Tens of thousands of people took to the streets of Santiago de Compostela in Galicia in a demonstration organised by Nunca Mais on November 13 under the banner “we continue to demand solutions and justice.”
Compensation for the Prestige disaster is payable under the 1992 Civil Liability and Fund Conventions, which form part of Spanish, French and Portuguese law. But the fund hasn’t enough money to pay the 1,000-plus claims, and it decided that payments should be limited to 15 percent of the loss or damage suffered by claimants.
The Spanish government and the Basque region have taken legal action against the ABS to recover $US 700 million in outstanding costs. This appears to be based on reports in the Spanish press that a temporary relief master of the Prestige sent the ABS a fax in August 2002 detailing various mechanical and structural defects. ABS spokesman and vice president Stewart Wade denies the charges, saying, “ABS has conducted an extensive electronic search of all fax transmissions received at that time and has no record of having received the alleged communication from the master.”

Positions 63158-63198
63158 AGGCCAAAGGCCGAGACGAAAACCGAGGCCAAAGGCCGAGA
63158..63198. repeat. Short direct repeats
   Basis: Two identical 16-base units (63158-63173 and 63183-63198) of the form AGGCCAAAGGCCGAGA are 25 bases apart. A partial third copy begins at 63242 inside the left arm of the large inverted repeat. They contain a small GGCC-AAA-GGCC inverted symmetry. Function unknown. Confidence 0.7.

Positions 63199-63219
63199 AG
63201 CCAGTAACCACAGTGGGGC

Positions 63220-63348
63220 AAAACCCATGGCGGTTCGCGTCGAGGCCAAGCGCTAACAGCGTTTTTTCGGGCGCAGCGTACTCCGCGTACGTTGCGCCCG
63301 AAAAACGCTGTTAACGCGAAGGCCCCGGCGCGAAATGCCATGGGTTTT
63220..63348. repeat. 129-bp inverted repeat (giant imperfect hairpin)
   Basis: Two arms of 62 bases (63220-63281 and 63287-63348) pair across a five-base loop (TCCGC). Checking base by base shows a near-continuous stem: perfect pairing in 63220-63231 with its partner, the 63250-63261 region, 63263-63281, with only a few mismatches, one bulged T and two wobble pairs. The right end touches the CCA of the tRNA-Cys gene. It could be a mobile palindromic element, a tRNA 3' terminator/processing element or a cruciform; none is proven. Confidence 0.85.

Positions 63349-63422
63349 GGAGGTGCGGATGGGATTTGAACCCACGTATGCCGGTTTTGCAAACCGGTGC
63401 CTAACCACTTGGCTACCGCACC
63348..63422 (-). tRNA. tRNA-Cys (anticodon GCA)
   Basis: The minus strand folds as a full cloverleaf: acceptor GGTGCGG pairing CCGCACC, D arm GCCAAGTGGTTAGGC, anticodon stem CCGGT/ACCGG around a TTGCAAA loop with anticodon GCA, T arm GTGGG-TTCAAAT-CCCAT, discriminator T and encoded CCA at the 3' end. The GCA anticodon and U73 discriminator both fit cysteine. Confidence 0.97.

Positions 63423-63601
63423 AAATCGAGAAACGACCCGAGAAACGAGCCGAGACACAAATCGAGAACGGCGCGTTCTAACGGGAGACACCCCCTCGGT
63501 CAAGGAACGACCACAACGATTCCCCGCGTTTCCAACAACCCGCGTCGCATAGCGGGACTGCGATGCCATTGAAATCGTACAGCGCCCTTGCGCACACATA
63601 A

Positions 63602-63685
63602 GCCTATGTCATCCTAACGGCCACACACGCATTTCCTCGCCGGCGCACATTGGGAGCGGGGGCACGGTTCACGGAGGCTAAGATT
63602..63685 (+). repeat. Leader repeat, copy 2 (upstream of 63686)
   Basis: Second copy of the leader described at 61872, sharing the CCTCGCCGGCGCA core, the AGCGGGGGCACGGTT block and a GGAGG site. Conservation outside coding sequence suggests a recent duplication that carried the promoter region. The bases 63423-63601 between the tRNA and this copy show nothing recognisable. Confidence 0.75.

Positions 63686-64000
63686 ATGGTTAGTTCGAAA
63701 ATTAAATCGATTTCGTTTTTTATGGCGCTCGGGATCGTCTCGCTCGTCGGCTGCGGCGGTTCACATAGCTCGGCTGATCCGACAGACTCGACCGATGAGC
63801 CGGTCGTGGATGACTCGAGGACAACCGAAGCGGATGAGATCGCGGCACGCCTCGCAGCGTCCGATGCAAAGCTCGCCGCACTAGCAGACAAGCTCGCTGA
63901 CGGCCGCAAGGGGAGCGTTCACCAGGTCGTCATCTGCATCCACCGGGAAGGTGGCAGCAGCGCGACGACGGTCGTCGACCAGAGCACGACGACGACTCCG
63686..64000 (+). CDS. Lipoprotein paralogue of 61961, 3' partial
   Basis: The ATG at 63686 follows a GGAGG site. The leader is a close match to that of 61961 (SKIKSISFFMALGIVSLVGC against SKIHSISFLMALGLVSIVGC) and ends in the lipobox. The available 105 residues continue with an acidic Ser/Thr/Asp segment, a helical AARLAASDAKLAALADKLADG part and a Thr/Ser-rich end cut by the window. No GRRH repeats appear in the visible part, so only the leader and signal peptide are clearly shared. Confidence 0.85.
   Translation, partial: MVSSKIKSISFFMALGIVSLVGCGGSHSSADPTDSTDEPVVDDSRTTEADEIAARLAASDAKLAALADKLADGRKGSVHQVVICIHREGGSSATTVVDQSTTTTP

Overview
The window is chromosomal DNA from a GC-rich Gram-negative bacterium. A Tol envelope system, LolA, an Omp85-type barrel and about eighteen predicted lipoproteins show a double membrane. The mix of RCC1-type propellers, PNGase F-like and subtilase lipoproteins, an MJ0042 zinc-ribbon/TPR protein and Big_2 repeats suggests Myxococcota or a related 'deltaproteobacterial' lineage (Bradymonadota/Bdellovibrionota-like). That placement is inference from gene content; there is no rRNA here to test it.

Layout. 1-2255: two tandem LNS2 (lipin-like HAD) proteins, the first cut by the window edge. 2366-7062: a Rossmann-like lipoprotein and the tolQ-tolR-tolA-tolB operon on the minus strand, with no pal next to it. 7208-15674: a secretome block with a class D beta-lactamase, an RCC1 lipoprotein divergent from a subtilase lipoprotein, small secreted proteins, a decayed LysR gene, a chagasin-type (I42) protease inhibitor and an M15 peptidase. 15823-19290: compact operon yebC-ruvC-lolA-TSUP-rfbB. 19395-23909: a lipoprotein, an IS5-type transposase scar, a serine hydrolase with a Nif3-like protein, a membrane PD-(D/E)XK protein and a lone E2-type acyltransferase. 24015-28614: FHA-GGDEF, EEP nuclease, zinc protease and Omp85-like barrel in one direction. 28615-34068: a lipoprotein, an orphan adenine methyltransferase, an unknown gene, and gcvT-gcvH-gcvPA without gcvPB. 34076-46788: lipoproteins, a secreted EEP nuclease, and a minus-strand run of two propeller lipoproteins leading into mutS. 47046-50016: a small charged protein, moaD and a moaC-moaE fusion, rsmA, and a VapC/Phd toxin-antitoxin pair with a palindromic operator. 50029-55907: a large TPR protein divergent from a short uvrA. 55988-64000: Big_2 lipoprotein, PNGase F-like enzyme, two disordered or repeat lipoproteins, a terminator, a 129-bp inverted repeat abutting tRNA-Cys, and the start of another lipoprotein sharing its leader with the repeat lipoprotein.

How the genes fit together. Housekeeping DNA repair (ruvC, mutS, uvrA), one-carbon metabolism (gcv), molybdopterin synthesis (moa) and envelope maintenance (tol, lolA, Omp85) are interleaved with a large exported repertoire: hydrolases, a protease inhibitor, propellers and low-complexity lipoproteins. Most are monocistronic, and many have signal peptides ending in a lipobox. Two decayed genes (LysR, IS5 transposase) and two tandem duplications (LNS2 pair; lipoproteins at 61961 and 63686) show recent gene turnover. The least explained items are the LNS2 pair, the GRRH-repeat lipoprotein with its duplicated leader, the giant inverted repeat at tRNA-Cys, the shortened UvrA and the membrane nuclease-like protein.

The ABS has instituted a counterclaim against the Spanish government saying the pollution can “be directly attributed to the Spanish Government’s failure to properly activate and implement an effective oil spill contingency plan as required by Spanish law.”
It also alleges that “the Government’s decision to deny the vessel access to a place of refuge was a clear violation of its legal duty and that the Government acted recklessly, negligently and grossly negligently in its response to the casualty.”
The European Commission reacted to the Prestige disaster by bringing forward the ban on large old single-hull tankers from 2015 to 2005 and instituting an immediate ban on their use to transport heavy fuel oils to or from European ports. EU member states were required to implement most of the Erika-1 and Erika-2 rules by July 2003.